Here are the Alto’s default video settings.
The best thing about the Alto is how quick, convenient, and reliable it is. You are always mere seconds away from watching whatever TV show or movie you choose, whether it’s on a disc or a download. Compared to every Blu-ray player that I’ve owned or reviewed, the Alto is faster and easier to use.
While Kaleidescape touts the Alto’s ability to obtain Blu-ray-quality content from the cloud, I was equally impressed with its prowess as a Blu-ray and DVD player. It typically takes less than 20 seconds to go from inserting a disc that it has never played before to the first frame of the movie. Thanks to the bookmarks programmed into the Kaleidescape database, you get to skip all the FBI warnings and previews that most Blu-ray players make you watch.
The Alto catalogs physical discs and provides the same overall functionality you get with downloaded files. It remembers where you paused partially watched movies or TV shows, and it provides bookmarks to popular scenes in many movies. It can even control the aspect ratio of a projector equipped with an anamorphic lens.
However, it’s headline feature is the unique ability to download and play films and TV shows that offer the same quality as their disc-based counterparts. Ever since I received an Alto review unit, the majority of movies I’ve watched have been downloads from the Kaleidescape store.
Each Blu-ray-quality movie took about three hours to download via WiFi. I reduced that download time to about an hour by connecting the Alto directly to my router via Ethernet, but for most of the review period I used a wireless connection.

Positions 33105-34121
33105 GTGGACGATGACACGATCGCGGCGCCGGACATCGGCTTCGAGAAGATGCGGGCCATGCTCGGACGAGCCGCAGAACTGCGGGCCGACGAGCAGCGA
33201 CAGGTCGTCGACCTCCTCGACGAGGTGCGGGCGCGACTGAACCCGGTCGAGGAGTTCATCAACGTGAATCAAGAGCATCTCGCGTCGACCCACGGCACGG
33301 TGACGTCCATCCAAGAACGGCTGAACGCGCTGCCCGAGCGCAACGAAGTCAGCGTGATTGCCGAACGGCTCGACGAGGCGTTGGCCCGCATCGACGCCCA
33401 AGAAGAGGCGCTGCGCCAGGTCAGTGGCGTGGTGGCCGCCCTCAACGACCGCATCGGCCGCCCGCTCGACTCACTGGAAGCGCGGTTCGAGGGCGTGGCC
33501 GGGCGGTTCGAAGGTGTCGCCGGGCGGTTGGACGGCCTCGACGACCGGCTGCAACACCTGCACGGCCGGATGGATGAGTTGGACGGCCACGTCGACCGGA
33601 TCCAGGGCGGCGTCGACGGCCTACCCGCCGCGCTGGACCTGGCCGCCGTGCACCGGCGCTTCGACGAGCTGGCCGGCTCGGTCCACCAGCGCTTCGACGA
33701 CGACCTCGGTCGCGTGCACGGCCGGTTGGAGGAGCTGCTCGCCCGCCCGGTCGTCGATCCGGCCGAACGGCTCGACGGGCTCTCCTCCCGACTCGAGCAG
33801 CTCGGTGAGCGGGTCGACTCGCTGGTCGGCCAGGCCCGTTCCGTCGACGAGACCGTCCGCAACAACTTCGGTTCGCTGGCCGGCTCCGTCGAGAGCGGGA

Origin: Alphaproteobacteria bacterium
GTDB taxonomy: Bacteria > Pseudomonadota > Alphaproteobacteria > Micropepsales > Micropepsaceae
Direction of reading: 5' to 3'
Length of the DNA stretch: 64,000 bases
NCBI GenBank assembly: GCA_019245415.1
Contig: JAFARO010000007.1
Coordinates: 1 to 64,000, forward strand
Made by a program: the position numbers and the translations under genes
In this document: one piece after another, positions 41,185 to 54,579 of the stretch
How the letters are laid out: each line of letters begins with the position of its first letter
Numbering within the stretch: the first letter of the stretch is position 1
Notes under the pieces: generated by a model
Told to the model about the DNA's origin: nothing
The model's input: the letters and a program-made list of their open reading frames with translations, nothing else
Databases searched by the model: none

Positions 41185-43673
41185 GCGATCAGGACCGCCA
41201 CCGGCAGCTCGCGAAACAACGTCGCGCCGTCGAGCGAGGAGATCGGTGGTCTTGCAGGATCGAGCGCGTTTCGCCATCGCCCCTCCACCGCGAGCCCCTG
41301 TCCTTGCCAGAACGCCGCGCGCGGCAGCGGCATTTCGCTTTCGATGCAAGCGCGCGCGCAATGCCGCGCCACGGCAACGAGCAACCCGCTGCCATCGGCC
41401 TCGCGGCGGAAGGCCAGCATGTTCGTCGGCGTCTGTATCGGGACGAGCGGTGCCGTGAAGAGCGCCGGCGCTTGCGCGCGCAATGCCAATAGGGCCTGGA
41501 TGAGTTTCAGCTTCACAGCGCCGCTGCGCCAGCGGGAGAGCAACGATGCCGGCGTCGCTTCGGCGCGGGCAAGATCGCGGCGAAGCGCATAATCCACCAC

The Alto is at its best when it’s accessing content downloaded from the Kaleidescape store. Playing a movie or TV show from a hard drive eliminates any risk of interruption from a disc that has a scratch or fingerprint. Plus, downloaded movies avoid the pitfalls of streaming, where buffering can occur due to Internet bottlenecks—having a fast connection isn’t enough when streaming servers overload.
I can’t find anything negative to say about the performance of the Alto. Its combination of speed, simplicity, functionality, and flexibility make it the nicest HD movie player I’ve used. About the only objection I have is the cost of buying one.
If it were not for the $2500 price of the device, I’d own a Kaleidescape Alto already—that’s how much I like it. More than anything, I find the Kaleidescape software to be very attractive. It’s content cataloging and browsing features—the Kaleidescape movie guide—is outstanding compared to the functionality of other Blu-ray players. Kaleidescape’s movie database (which contains hundreds of thousands of titles) is a tremendous asset that helps to elevate the Alto’s user experience above the competition.
Kaleidescape is currently the only company offering true Blu-ray-quality downloads, and the Alto is the lowest-priced device that provides entry to that ecosystem. That alone is enough to make it appealing to budget-conscious videophiles when compared to the company’s other offerings.
Other than price, the main complaint I have about the Alto is that too many new releases are missing from the store. On Tuesdays, I like to browse the latest titles while enjoying my morning cup of coffee. If it’s going to succeed, Kaleidescape needs to match the selection of new releases offered by Amazon, iTunes, and Vudu.
I’m a fan of cloud-based content delivery, and I truly appreciate what the Alto offers well-heeled videophiles. Even so, I occasionally found myself wishing for a device that offered Kaleidescape’s core functionality in a considerably more affordable package. I know the company is inexorably heading toward a cloud-based, disc-free future. But in many ways, the cloud-based future of content delivery is already here. The Alto has to compete with services that offer a larger selection of movies along with a much lower cost of entry, albeit with lower quality.
If you can afford it, the Alto is one of the sweetest movie players out there. It removes the aggravation that’s often an unavoidable part of watching a Blu-ray movie, paving the way to the future of high-quality content delivery. Unfortunately, it remains a bit pricey compared to most Blu-ray players, and the cloud-based movie selection is still a bit limited. Nevertheless, whether it’s playing physical discs or content from the cloud, the Alto is an absolute pleasure to use.